The Lognormal Law can be well applied as a measure of the probability that the reserves in an oilfield are greater than a certain volume. It is in fact the recommended probabilistic approach, where the minimum value is taken for a probability around 85-95% and represents what are termed Proven (Proved) Reserves, or P; the mode (the inflexion point) or the median (50%) or the mean (the expected value or the area below the curve) is taken as Proven + Probable, or 2P; and the maximum value (around 5-15%) is taken as Proven + Probable + Possible, or 3P . The SPE/WPC  has defined, for the probabilistic approach, proved as 90% probability, proved + probable as 50% probability and proved + probable + possible as 10% probability. In a lognormal distribution, where the minimum case has a 95% probability and the maximum case has a 5% probability,

the mean is equal to (mini + mode + maxi)/3

It is interesting to compare the lognormal distribution which works very well for the distribution of the probability of existence of reserves for a single field, to the parabolic (and linear) fractal distribtuion which is used to model the distribution of reserves in a basin. Lognormal distribution works well when the mean (expected value) has a meaning, i.e., the reserves of the field, but it does not work well when the mean has no physical meaning - the "mean reserves" of a basin is only a statistical value and does not represent any physical field. Furthermore when undiscovered fields are studied in a lognormal distribution model of a basin, if the same law is kept, it means that large fields should be as numberous as small fields, which is not true. Lognormal distribution is too pessimistic on small objects (and too optimistic on large objects). Linear fractal (Pareto-Mandelbrot) distribution is too optimistic on small objects (going sometimes to a divergent series).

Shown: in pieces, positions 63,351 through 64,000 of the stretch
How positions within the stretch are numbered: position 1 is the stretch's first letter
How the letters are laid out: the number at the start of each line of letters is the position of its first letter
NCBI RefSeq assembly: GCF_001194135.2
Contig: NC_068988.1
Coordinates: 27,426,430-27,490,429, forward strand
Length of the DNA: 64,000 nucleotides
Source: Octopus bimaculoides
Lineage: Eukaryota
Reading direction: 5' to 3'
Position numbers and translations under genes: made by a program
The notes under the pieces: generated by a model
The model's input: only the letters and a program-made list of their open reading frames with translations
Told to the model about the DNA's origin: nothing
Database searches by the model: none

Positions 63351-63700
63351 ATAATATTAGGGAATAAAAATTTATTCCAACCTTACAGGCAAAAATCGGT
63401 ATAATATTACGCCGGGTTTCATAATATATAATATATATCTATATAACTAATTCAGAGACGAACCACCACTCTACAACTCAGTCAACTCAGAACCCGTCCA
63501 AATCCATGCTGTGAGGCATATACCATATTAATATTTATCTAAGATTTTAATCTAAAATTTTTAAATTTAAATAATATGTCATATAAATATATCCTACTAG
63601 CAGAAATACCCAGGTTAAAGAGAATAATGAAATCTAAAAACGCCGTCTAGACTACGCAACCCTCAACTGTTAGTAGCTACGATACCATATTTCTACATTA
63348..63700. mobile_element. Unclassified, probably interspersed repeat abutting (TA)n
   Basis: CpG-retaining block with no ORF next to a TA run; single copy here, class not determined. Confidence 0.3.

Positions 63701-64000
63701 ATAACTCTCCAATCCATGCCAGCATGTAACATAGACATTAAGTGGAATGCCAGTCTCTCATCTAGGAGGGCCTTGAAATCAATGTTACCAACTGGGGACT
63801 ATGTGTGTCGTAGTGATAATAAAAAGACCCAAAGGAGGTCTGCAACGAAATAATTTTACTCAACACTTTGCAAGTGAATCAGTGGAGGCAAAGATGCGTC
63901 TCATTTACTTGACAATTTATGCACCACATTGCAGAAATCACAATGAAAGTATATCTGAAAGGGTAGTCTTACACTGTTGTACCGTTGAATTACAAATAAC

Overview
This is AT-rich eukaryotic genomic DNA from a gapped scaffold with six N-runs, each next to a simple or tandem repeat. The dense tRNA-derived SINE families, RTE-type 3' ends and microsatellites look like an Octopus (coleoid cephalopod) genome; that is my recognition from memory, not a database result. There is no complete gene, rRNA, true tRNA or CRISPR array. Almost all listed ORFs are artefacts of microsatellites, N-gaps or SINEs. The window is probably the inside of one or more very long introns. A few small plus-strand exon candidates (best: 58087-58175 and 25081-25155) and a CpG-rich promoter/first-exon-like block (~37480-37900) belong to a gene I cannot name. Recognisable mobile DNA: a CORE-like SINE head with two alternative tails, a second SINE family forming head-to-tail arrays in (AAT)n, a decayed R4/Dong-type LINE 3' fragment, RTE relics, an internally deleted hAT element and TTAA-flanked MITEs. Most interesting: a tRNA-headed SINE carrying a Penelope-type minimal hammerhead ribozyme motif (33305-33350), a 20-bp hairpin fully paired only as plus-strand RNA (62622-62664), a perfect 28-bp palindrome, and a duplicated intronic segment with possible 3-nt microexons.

In the following example (see Parabolic Fractal Distributions in Nature), lognormal, linear and parabolic fractal are fitted in order to match best the 200 largest objects of a distribution, starting with the largest being 1,000, the number of objects larger than 10 is 850 for lognormal distribution, 5,000 for parabolic fractal and 40,000 for linear fractal! ### Distribution of "parabolic fractals" in Nature